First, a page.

A member of Canadian music group Timber Timbre from 2008-2012 and a part of Agnes Obel‘s touring band from 2013-2014, Mika Posen records her solo work under the name of Merganzer. Her new album Montage released on So Sorry Records last October is a spellbinding collection of painterly vignettes and neoclassical reveries which Posen wrote primarily during a residency at Artscape Gibraltar Point on Toronto Island in 2015. On the album, she employs violin, viola, cello, piano, and effects to realize her own musical visions which she characterizes as “a rumination about place and self, an atmospheric rendition of transition, and an impression of the idea of home”.
The EP is often overlooked when it comes annual round-ups, but this format continually provides us with memorable outsize moments and the year in music would not be the same without them as these 16 releases demonstrate.
From the delicate minimalism of a single piano to the aching beauty of a string ensemble to the mysterious studio alchemy of the analog fused with the electronic, here is a selection of some particularly memorable journeys in modern & experimental classical music released during the past year.
“it was unspoken, hence unheard
unwritten, and in turn unread
but in between each silent word
i have resigned to all i’ve said”
“All I’ve Said” is the sixth and final entry in Moderna Record’s Fall Single Series, a collection of minimalist piano-centered pieces by a globe-spanning roster of musicians: Jacob David (Denmark), Hiroco.M (Japan), Adam Daudrich (Canada), n-So (US), Richard Luke (Scotland), and ending with Mike Lazarev (England). In addition to being editor-in-chief of Headphone Commute, one of the leading online magazines covering ambient, experimental, & instrumental music, Mike is a London based composer & pianist with who has released solo albums on 1631 Recordings as well as a stellar collaboration with Uwe Zahn (aka Arovane) for the Eilean Records project just this past summer.
To cap off this beautiful conclusion to the series, Mike collaborated with Jessie Rodger, a visual artist & director from South Wales who specializes in filming music & dance, and Greek freelance dancer Nancy Nerantzi to create a captivating video against the dramatic background of the Cornish coast. Less than three minutes tick away on the clock before it comes to end, but the tender melody, stunning cinematography, and expressive choreography come together to create a moment that lives outside of time.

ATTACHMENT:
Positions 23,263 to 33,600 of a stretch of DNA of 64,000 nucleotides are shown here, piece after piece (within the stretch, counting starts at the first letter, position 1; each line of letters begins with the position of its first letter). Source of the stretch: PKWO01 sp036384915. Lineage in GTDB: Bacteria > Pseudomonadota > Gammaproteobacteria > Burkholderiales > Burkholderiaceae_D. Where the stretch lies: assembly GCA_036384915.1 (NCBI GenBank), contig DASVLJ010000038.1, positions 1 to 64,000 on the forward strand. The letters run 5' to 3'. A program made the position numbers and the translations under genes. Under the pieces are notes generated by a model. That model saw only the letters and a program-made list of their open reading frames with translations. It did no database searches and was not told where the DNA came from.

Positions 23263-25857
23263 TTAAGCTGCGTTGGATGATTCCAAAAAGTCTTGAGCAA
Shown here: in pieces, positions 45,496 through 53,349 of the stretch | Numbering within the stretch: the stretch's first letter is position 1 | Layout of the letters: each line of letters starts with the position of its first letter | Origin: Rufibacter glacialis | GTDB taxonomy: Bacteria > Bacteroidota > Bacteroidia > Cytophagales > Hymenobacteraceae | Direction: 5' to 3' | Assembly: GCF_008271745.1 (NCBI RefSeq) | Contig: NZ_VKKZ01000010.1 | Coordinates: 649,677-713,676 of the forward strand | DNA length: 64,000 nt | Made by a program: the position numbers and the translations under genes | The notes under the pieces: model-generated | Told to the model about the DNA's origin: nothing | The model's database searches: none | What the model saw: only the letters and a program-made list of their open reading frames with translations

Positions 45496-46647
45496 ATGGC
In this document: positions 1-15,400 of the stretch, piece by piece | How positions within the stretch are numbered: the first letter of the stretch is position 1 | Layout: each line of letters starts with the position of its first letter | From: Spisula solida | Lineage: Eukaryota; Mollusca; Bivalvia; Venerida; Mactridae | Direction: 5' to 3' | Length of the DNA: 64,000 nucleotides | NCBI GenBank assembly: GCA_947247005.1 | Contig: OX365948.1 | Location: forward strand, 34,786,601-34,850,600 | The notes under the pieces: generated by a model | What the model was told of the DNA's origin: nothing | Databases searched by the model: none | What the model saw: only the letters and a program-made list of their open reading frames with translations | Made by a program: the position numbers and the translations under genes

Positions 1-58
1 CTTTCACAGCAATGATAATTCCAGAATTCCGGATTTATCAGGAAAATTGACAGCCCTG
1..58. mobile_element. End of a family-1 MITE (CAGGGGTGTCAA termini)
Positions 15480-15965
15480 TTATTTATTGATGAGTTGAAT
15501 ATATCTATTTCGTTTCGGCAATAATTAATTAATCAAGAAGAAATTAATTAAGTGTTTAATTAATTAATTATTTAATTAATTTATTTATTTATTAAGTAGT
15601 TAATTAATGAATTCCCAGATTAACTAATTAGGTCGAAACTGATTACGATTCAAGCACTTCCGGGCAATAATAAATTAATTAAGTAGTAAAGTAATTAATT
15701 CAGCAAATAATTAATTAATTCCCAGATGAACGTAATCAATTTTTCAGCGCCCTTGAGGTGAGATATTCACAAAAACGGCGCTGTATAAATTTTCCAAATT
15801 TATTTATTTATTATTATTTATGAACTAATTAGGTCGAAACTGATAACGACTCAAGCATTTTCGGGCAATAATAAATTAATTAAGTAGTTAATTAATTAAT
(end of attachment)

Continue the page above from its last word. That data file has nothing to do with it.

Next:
Square Peg Round Hole is a percussion-driven instrumental trio based out of Philadelphia, PA. Members Evan Chapman, Sean M. Gill, and Carlos Pacheco-Perez all met while studying at the Indiana University Jacobs School of Music and formed the project around the inventive use of drum kits, vibraphone, samples, found objects, synths, and vintage analog keyboards to develop a style that draws on elements from post-rock, electronic, ambient, and contemporary classical motifs. Coming off their exhilarating self-released album Corners in 2013, it was the band’s second record, Juniper (2016, Spartan Records) that garnered them some national attention. Composed in rural Maryland and remote Wisconsin, the album unveiled a more abstract, introspective approach but still retained some of the directness and vibrancy of the debut as it was recorded almost entirely in full live takes.
Alex Lockwood‘s ‘Test Subjects‘ is a short documentary that tells the story of Frances, Emily & Amy – three aspiring research scientists coming to terms with the ethical dilemmas and wrenching emotional burdens associated with conducting animal testing in the ostensible interests of bettering human health. The music for the film was scored by American composer & multi-instrumentalist Aaron Martin and follows his collaboration with From the Mouth of the Sun partner Dag Rosenqvist on the soundtrack for 2017’s acclaimed independent film ‘Menashe‘ as well as his score last year for William Armstrong’s inspiring mini-documentary ‘Adam‘.